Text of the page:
For the last few years, my photography teacher and mentor has been Peter Cook. Peter has been working on an ongoing project, “Jazz Sets,” featuring musicians and dancers. For the continuation of this series, I joined Peter to assist with several shoots. Today, I brought my own camera to the shoot to see if I could capture anything worthy of adding to my portfolio.
Peter shot on film with his Hasselblad; I chose to shoot digitally, as I knew my only opportunities would come in between Peter’s more orchestrated shots, and speed and agility in shooting would be necessary for me to produce good results.
Here’s a spoiler: Of the six people in the room, four of whom were holding or sitting at musical instruments, I was the only trained musician. The “cast” for the jazz shoot consisted of two actors, a dancer, and a radio DJ. That’s why you may see some weird hand positions, a trumpet missing a valve cap, and several people who have no problem exchanging instruments. (To be fair, many musicians are multi-instrumental, but still photography makes it easier to look like you can handle any instrument. Don’t expect any audio or video with this set.)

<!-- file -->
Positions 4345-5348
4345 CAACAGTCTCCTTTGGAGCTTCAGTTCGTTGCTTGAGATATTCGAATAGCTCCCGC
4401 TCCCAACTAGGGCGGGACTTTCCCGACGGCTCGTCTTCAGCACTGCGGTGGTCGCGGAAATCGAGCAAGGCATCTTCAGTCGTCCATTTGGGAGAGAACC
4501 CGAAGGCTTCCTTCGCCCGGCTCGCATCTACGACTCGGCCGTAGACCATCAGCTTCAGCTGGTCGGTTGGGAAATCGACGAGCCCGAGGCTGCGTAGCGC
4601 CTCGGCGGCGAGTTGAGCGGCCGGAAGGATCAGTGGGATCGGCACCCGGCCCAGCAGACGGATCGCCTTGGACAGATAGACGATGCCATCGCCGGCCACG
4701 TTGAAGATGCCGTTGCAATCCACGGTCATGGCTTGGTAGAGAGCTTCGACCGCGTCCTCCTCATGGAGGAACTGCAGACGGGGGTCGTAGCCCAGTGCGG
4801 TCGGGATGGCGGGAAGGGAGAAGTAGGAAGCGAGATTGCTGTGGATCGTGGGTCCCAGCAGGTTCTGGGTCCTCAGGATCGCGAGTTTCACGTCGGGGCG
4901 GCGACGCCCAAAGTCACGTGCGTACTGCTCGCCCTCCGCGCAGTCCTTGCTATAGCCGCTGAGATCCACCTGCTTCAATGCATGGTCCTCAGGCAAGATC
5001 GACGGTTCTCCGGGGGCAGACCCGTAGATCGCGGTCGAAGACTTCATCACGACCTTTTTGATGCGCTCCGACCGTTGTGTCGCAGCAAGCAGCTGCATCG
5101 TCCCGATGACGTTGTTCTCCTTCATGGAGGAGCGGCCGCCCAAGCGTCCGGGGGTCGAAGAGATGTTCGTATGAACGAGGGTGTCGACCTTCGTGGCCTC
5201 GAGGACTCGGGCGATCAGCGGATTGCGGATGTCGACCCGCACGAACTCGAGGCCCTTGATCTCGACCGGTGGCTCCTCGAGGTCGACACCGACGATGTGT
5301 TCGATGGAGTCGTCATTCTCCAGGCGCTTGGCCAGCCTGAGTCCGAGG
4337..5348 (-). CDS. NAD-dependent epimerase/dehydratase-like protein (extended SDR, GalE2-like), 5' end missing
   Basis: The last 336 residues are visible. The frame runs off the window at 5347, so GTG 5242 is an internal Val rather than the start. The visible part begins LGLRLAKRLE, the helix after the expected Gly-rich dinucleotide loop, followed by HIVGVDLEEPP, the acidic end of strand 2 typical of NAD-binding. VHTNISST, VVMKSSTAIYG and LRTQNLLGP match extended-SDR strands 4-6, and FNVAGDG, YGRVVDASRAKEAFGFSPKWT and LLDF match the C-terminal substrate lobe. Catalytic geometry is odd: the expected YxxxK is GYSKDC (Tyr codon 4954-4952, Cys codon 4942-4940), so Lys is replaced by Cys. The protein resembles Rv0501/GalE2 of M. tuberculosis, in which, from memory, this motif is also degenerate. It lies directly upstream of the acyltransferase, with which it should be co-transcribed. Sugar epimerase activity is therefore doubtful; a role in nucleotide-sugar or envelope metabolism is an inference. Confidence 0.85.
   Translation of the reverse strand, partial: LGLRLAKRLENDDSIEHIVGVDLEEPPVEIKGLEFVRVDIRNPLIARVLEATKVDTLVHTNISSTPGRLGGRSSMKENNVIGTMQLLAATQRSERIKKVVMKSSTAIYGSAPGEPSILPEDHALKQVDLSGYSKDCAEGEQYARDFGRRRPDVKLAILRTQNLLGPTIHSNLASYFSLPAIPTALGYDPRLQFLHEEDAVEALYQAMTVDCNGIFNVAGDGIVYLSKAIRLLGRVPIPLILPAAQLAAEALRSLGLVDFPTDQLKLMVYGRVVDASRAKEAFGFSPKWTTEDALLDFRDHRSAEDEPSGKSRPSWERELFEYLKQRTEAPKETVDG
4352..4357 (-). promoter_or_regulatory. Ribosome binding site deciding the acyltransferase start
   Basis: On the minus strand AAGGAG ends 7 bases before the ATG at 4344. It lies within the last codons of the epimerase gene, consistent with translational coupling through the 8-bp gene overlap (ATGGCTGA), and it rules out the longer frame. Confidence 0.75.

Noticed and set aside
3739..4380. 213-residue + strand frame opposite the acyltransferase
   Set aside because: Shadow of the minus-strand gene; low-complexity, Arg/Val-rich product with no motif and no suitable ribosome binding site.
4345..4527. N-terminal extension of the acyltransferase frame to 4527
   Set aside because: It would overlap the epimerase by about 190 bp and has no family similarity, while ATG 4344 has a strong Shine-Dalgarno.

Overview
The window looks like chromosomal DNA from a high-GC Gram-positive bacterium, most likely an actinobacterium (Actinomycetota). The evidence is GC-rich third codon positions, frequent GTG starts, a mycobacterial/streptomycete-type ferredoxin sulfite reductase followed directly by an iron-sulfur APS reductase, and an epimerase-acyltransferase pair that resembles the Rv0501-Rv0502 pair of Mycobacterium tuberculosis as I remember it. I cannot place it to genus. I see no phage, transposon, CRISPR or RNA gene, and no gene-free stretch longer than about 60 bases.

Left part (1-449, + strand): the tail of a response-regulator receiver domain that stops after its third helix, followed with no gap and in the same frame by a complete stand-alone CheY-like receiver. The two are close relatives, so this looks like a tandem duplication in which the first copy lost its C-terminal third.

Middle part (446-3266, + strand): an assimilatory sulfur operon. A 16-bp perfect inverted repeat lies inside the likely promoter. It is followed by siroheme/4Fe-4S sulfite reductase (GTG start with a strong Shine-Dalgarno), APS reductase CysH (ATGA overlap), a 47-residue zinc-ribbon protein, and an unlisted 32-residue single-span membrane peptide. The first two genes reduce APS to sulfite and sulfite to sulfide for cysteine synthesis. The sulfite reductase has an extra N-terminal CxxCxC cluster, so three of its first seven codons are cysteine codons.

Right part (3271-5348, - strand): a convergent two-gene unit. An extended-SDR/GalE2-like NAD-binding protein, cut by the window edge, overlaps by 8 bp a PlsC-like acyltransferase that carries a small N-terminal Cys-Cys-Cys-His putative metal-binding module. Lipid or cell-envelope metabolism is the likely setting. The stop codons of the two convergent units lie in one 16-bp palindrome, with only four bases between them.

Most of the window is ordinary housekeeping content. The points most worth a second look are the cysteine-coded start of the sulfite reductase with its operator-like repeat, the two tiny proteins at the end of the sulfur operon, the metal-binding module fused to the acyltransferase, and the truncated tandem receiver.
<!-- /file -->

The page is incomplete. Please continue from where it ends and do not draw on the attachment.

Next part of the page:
With dark photographs, compression of the files for display on the internet doesn’t work very well. You might see some black splotches in these photographs. In the originals, there is a graceful fading of dark grey down to black, and these splotches wouldn’t show up on prints made correctly. It’s a shame that the images have these problems when viewing online. I could include full-resolution 16-bit TIFF files, but they’d be too large, and internet browsers wouldn’t be able to display them natively anyway.
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About digital prints. Chromira prints are produced by a high-quality print shop in the Princeton area. Metal prints and canvas prints are produced in New York City.